The clip above is easily the most disturbing from Wednesday night's GOP debate.
Rod Dreher puts it well: "The California GOP audience cheering the announcement that Texas has executed 234 condemned murderers under Rick Perry was a vile, repulsive thing. Even when I was for capital punishment, I believed this. Justice may require execution, but we should never rejoice in taking the life of another human being. At best, capital punishment is a necessary evil."
Surely part of the reason this happened is that for many in the audience, capital punishment is conceived as an abstract political, rather than the actual taking of a human being's life. No surprise that this is so. Actual executions are held in closed settings and reported in news stories most people ignore. Voters are no longer forced to confront the reality of a policy in which they're complicit.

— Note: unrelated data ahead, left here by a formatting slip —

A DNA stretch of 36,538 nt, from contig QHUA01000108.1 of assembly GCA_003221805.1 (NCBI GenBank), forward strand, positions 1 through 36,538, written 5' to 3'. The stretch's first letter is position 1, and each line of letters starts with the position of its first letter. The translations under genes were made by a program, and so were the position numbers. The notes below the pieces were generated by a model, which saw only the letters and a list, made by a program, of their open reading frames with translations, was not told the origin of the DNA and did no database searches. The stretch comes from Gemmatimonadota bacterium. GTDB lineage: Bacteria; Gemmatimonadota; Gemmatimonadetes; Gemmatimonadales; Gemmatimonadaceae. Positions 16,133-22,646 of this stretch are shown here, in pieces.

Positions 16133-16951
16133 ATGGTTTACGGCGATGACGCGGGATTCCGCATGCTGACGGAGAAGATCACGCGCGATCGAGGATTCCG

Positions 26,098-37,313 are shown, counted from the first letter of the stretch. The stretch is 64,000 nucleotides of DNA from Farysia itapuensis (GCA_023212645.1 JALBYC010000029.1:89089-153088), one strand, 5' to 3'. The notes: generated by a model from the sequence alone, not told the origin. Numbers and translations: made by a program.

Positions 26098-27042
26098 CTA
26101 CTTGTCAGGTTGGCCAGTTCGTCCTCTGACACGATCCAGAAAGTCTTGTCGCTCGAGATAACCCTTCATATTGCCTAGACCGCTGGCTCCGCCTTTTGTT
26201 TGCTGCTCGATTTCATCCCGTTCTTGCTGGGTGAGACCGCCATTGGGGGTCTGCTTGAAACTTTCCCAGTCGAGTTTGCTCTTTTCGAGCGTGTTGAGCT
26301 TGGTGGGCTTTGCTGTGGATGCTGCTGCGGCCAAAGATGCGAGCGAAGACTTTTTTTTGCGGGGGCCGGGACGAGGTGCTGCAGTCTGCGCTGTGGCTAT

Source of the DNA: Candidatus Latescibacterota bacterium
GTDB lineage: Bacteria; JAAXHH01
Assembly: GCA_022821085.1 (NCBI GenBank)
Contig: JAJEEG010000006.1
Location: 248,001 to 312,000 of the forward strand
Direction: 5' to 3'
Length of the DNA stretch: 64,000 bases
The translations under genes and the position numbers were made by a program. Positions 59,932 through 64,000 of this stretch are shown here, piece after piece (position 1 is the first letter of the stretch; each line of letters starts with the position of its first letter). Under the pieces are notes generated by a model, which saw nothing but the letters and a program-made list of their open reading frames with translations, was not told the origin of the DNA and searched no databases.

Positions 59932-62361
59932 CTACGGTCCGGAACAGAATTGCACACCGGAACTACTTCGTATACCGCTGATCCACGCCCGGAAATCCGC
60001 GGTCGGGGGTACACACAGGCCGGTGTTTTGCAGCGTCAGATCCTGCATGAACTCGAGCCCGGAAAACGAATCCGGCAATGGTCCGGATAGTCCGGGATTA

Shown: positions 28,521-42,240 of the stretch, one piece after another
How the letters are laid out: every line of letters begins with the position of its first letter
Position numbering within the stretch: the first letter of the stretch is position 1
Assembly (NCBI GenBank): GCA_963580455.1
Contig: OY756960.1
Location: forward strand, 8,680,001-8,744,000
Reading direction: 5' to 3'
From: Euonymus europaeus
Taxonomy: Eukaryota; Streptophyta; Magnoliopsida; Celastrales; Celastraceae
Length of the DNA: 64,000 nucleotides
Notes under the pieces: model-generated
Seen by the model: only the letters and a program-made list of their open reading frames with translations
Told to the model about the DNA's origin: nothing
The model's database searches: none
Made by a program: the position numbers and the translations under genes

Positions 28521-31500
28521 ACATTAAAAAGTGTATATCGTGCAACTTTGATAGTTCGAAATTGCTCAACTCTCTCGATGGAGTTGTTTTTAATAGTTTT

Some argue that executions should be broadcast for this reason. I see their point. There is, however, the countervailing concern that society might revel in this ugly act as grotesque spectacle. Perhaps a better answer is to rid ourselves of professional executioners. Rather than asking the prison doctor to kill the condemned, a citizen would be selected to perform the task, in the manner of jury duty. He or she could get out of performing the execution by claiming status as a conscientious objector, which would always be granted. And then a new name would be chosen.